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Risk assessment of malaria transmission at the border area of China and Myanmar

Overview of attention for article published in Infectious Diseases of Poverty, July 2017
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About this Attention Score

  • Above-average Attention Score compared to outputs of the same age (64th percentile)
  • Good Attention Score compared to outputs of the same age and source (78th percentile)

Mentioned by

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7 tweeters
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1 Facebook page

Citations

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5 Dimensions

Readers on

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22 Mendeley
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Title
Risk assessment of malaria transmission at the border area of China and Myanmar
Published in
Infectious Diseases of Poverty, July 2017
DOI 10.1186/s40249-017-0322-2
Pubmed ID
Authors

Benyun Shi, Jinxin Zheng, Hongjun Qiu, Guo-Jing Yang, Shang Xia, Xiao-Nong Zhou

Abstract

In order to achieve the goal of malaria elimination, the Chinese government launched the National Malaria Elimination Programme in 2010. However, as a result of increasing cross-border population movements, the risk of imported malaria cases still exists at the border areas of China, resulting in a potential threat of local transmission. The focus of this paper is to assess the Plasmodium vivax incidences in Tengchong, Yunnan Province, at the border areas of China and Myanmar. Time series of P. vivax incidences in Tengchong from 2006 to 2010 are collected from the web-based China Information System for Disease Control and Prevention, which are further separated into time series of imported and local cases. First, the seasonal and trend decomposition are performed on time series of imported cases using Loess method. Then, the impact of climatic factors on the local transmission of P. vivax is assessed using both linear regression models (LRM) and generalized additive models (GAM). Specifically, the notion of vectorial capacity (VCAP) is used to estimate the transmission potential of P. vivax at different locations, which is calculated based on temperature and rainfall collected from China Meteorological Administration. Comparing with Ruili County, the seasonal pattern of imported cases in Tengchong is different: Tengchong has only one peak, while Ruili has two peaks during each year. This may be due to the different cross-border behaviors of peoples in two locations. The vectorial capacity together with the imported cases and the average humidity, can well explain the local incidences of P. vivax through both LRM and GAM methods. Moreover, the maximum daily temperature is verified to be more suitable to calculate VCAP than the minimal and average temperature in Tengchong County. To achieve malaria elimination in China, the assessment results in this paper will provide further guidance in active surveillance and control of malaria at the border areas of China and Myanmar.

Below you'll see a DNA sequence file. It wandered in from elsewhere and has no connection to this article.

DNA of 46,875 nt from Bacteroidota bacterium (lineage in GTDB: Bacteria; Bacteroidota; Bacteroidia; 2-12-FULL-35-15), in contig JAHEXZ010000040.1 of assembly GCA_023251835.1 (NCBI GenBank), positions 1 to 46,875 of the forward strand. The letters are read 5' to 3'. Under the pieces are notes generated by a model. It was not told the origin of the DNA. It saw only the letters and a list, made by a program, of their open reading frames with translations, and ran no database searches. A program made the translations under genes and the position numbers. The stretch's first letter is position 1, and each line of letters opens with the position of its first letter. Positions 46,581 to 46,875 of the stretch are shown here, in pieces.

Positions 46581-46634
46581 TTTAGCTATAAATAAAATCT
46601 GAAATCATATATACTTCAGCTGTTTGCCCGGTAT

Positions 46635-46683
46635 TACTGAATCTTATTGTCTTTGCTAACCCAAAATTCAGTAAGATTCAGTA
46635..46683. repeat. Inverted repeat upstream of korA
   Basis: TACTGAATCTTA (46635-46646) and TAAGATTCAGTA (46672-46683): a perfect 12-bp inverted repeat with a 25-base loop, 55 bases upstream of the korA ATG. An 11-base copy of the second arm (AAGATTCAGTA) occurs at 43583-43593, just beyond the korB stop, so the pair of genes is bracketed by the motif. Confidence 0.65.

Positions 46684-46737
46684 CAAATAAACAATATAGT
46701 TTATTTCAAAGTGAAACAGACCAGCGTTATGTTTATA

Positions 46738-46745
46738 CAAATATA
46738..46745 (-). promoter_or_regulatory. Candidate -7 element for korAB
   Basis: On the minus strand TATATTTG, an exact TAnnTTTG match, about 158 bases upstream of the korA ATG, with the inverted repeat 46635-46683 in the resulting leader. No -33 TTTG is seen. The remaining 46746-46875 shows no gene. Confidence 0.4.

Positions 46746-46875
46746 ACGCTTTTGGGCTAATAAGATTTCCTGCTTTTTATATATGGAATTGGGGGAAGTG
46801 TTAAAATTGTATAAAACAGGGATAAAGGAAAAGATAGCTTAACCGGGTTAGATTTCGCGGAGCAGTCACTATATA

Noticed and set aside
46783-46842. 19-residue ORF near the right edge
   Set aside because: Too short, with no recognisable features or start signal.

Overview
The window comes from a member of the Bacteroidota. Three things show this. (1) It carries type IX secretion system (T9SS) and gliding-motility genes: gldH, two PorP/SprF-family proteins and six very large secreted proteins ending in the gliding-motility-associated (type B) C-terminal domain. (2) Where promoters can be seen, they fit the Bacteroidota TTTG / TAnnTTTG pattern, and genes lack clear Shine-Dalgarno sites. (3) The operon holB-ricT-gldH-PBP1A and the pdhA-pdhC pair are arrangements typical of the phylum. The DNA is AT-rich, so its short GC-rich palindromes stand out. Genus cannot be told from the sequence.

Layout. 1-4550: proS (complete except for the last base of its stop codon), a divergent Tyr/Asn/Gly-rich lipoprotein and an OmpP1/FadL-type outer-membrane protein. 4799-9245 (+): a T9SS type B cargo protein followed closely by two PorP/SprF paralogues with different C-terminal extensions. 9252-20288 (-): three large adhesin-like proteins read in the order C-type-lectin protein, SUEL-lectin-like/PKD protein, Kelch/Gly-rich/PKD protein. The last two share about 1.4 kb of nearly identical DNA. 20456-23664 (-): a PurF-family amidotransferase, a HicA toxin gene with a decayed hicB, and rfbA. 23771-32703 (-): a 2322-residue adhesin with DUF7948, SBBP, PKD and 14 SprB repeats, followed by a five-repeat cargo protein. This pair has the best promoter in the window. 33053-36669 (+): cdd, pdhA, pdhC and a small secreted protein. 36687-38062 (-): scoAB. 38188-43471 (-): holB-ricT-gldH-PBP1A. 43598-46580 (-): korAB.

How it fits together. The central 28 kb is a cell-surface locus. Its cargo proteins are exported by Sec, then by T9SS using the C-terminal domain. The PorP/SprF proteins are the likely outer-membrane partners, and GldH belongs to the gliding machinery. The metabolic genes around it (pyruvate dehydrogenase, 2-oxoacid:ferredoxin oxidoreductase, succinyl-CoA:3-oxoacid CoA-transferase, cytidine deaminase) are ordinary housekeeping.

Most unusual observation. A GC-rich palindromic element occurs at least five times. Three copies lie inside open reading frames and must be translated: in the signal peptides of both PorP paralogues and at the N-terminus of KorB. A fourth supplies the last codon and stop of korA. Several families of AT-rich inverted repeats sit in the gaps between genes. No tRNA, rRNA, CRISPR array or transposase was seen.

Twitter Demographics

The data shown below were collected from the profiles of 7 tweeters who shared this research output. Click here to find out more about how the information was compiled.

Mendeley readers

The data shown below were compiled from readership statistics for 22 Mendeley readers of this research output. Click here to see the associated Mendeley record.

Geographical breakdown

Country Count As %
Unknown 22 100%

Demographic breakdown

Readers by professional status Count As %
Unspecified 4 18%
Researcher 4 18%
Student > Master 4 18%
Student > Ph. D. Student 4 18%
Student > Bachelor 3 14%
Other 3 14%
Readers by discipline Count As %
Medicine and Dentistry 5 23%
Unspecified 4 18%
Environmental Science 2 9%
Social Sciences 2 9%
Agricultural and Biological Sciences 2 9%
Other 7 32%

Attention Score in Context

This research output has an Altmetric Attention Score of 4. This is our high-level measure of the quality and quantity of online attention that it has received. This Attention Score, as well as the ranking and number of research outputs shown below, was calculated when the research output was last mentioned on 13 April 2018.
All research outputs
#4,009,493
of 13,786,654 outputs
Outputs from Infectious Diseases of Poverty
#153
of 484 outputs
Outputs of similar age
#91,049
of 263,418 outputs
Outputs of similar age from Infectious Diseases of Poverty
#3
of 14 outputs
Altmetric has tracked 13,786,654 research outputs across all sources so far. This one has received more attention than most of these and is in the 70th percentile.
So far Altmetric has tracked 484 research outputs from this source. They receive a mean Attention Score of 4.1. This one has gotten more attention than average, scoring higher than 67% of its peers.
Older research outputs will score higher simply because they've had more time to accumulate mentions. To account for age we can compare this Altmetric Attention Score to the 263,418 tracked outputs that were published within six weeks on either side of this one in any source. This one has gotten more attention than average, scoring higher than 64% of its contemporaries.
We're also able to compare this research output to 14 others from the same source and published within six weeks on either side of this one. This one has done well, scoring higher than 78% of its contemporaries.